Ronald Clark O’Bryan, nicknamed The Candy Man and The Man Who Killed Halloween, was an American killer who murdered his own eight-year-old son Timothy on Halloween 1974 with potassium cyanide laced Pixy Stix in order to claim life insurance money to ease his own financial troubles, being over $100,000 in debt at the time.
He also distributed poisoned candy to his daughter and three other children in an attempt to cover up his crime, fortunately though neither his daughter nor the other children ate the poisoned candy.
The infamous crime earned him the nickname, “Candy Man.”
He also was given the nickname as the Man Who Killed Halloween, when attorney Michael Hinton claimed that the actions of O’Bryan had ruined Halloween for little kids for years all over the United States, an opinion most likely echoed by concerned parents across the whole country.
On Oct. 31st 1974 neighbours O’Bryan and Jim Bates, of Deer Park, Texas, took their children out trick-or-treating in a Pasadena neighbourhood. Later that night, Timothy O’Bryan would die from eating poisoned candy. It was later found that his father was the culprit.
Bates said that he would wait on the sidewalk while O’Bryan would go up to the doors with the children. After visiting a home where the occupants failed to answer the door, the children grew impatient and ran ahead to the next home while O’Bryan stayed behind.
He eventually caught up with the group and produced five 21-inch Pixy Stix which he claimed that the residents of the house had given him for the children when they had answered the door.
O’Bryan gave two of the Stix to his neighbours two children and one each to his own children Timothy and Elizabeth. Upon returning home, O’Bryan gave the fifth piece of candy to a 10-year-old boy whom he recognised from his church.
A little later, O’Bryan made an emergency call saying that his son had eaten poisoned candy. The ambulance, which was already in the area, arrived within minutes. Timothy had eaten the Pixie Stick, which had cyanide in it. He died later that night.
After an investigation, O’Bryan was charged with the murder of Timothy. Earlier in the year, O’Bryan, who had a history of fraudulent insurance claims, took out large life insurance policies on his children.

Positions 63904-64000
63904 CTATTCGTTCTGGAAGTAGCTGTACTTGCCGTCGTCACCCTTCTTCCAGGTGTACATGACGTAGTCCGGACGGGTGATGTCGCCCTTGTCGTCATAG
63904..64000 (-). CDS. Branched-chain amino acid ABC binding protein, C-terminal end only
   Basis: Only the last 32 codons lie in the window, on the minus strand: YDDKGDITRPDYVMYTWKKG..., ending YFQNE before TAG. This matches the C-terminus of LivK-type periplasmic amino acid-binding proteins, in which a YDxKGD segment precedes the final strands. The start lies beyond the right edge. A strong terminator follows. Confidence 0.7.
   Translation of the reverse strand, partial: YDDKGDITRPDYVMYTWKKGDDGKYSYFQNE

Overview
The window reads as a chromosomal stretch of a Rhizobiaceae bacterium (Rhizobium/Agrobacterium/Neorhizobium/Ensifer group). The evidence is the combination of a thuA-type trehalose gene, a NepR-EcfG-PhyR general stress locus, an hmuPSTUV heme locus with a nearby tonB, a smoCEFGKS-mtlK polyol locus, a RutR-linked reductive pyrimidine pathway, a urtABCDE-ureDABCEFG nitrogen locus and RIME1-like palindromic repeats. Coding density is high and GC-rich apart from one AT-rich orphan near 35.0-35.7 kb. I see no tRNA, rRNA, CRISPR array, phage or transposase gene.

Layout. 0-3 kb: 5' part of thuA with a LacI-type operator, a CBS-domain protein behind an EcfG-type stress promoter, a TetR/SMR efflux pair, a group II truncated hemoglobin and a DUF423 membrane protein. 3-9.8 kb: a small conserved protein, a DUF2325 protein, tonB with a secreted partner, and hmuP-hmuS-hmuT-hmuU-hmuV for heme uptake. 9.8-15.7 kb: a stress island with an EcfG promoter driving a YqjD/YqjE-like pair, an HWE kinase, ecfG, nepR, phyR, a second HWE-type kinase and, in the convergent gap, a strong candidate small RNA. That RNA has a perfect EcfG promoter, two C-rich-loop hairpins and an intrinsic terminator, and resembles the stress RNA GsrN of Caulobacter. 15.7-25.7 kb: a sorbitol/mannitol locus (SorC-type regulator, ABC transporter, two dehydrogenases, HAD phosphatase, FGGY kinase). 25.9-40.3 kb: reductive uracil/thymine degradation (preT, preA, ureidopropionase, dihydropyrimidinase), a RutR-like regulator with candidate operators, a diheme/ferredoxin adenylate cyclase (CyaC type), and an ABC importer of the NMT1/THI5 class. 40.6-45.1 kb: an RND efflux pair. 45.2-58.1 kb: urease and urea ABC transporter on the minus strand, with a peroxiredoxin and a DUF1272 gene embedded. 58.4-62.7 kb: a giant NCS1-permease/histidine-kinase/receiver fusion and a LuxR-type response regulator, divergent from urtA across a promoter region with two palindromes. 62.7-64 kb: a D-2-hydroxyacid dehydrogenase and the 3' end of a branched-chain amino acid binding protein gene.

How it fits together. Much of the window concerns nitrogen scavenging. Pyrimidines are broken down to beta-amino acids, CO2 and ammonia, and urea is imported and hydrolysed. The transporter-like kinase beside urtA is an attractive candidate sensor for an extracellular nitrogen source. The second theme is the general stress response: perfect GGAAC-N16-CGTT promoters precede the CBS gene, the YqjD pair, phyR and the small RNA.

The various policies totalled approximately $60,000. His plan was to murder his own children, to collect the money and also to kill other children in the process to make it look like someone else had done it.
According to a pathologist who tested the Pixy Stix, the candy consumed by Timothy contained enough cyanide to kill two adults while the other four candies contained dosages that could kill three to four adults.
Although the police never discovered when or where O’Bryan bought the poison,he was indicted for one count of capital murder and four counts of attempted murder. During the trial, a chemist who was acquainted with O’Bryan testified that in the summer of 1973, O’Bryan contacted him asking about cyanide and how much would be fatal.
A chemical supply salesman also testified that O’Bryan had asked him how to purchase cyanide. Friends and co-workers testified that in the months before Timothy’s death, O’Bryan showed an “unusual interest” in cyanide and spoke about how much it would take to kill a person.
O’Bryan’s sister-in-law and brother-in-law testified that on the day of Timothy’s funeral, he spoke of using the money from Timothy’s insurance policy to take a long vacation and buy other items.
On June 3, 1975, a jury took just 46 minutes to find O’Bryan guilty of capital murder and four counts of attempted murder. The jury took 71 minutes to sentence him to death. Shortly after he was convicted, his wife filed for divorce. She later remarried and her new husband adopted her daughter Elizabeth.
After being found guilty, O’Bryan, dubbed the “Candy Man”, appealed his case several times, twice to the Supreme Court. All appeals were rejected.
On March 31, 1984, after asking for “God’s forgiveness of us all,” O’Bryan was administered a lethal injection. He was pronounced dead at 12:48am. During the execution, a crowd of 300 demonstrators gathered outside the prison cheered while some yelled “Trick or treat!”.
By Paul Middleton, source: Ghosts, the paranormal, myths and legends